Can Ello stay true to its word and remain ad-free?
Facebook can be its own worst enemy. The social network’s latest controversy over a requirement that account holders use their real names has angered transgendered individuals, artists and others who want to be known by aliases. The furor comes on the heels of a recent disclosure that Facebook secretly manipulated the emotions of nearly 700,000 users in a study. Now, the company has unveiled a new ad platform that more deeply tracks its members across the web, even if they use different devices.
In the midst of this privacy maelstrom, a new social network called Ello has thrived. The site bans all advertising and pledges never to sell user data to third parties. Ello is so rabidly fervent in its desire for privacy that it outlines its core beliefs in a manifesto. “Your social network is owned by advertisers. Every post you share, every friend you make and every link you follow is tracked, recorded and converted into data. Advertisers buy your data so they can show you more ads. You are the product that’s bought and sold,” it says. “We believe there is a better way.”
The press dubbed Ello the “anti-Facebook,” and its no-ads stance has resonated with many. Since launching in beta on August 7 with 90 members, the invitation-only social network has been getting nearly 1 million requests to join a day, according to a company spokesperson. The site is starkly simple, and users can choose to have their faces obscured by an eyeless smiley face in black. Founded by seven artists and programmers as a private social network, Ello said it received so many requests to join it decided to open to the public. “Ello is an interesting case, another indicator that everyone is uncomfortable with Facebook,” says Ethan Mollick, Wharton management professor.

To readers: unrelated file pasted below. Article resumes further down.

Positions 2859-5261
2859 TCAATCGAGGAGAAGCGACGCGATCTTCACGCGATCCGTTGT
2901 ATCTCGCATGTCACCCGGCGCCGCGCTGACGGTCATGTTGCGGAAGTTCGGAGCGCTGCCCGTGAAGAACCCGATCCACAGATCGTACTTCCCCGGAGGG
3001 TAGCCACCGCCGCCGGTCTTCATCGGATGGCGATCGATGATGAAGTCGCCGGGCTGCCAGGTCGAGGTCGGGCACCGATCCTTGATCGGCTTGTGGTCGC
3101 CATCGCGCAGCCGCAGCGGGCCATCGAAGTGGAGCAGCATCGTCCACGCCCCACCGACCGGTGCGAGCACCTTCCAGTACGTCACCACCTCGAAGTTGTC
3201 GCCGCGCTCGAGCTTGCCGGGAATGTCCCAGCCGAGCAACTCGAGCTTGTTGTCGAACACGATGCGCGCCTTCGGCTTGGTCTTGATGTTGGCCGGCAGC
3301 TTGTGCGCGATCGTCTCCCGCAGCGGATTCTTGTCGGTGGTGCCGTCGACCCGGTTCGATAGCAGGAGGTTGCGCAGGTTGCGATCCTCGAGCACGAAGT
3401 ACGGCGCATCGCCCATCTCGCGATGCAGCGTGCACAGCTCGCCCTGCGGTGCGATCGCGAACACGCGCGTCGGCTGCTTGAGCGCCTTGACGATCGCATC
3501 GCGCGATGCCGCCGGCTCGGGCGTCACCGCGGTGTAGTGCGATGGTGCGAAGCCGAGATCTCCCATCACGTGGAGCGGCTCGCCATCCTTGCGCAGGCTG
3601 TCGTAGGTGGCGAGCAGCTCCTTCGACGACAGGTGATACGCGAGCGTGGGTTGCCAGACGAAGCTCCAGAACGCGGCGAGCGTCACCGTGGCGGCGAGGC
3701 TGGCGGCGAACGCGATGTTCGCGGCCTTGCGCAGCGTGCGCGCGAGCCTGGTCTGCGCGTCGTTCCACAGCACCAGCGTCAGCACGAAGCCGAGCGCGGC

Ello CEO Paul Budnitz, a Vermont businessman who sells high-end titanium bicycles, is a far cry from the stereotypical Silicon Valley whiz kid creating billion-dollar startups these days. Budnitz, who declined to be interviewed for this article, is proud of Ello’s domicile. “This company is Vermont-based. It’s the only state of the union that doesn’t allow billboards,” he said in an October 3 interview with The Atlantic CityLab. “We’re going to prove that the Internet doesn’t have to be one giant billboard.”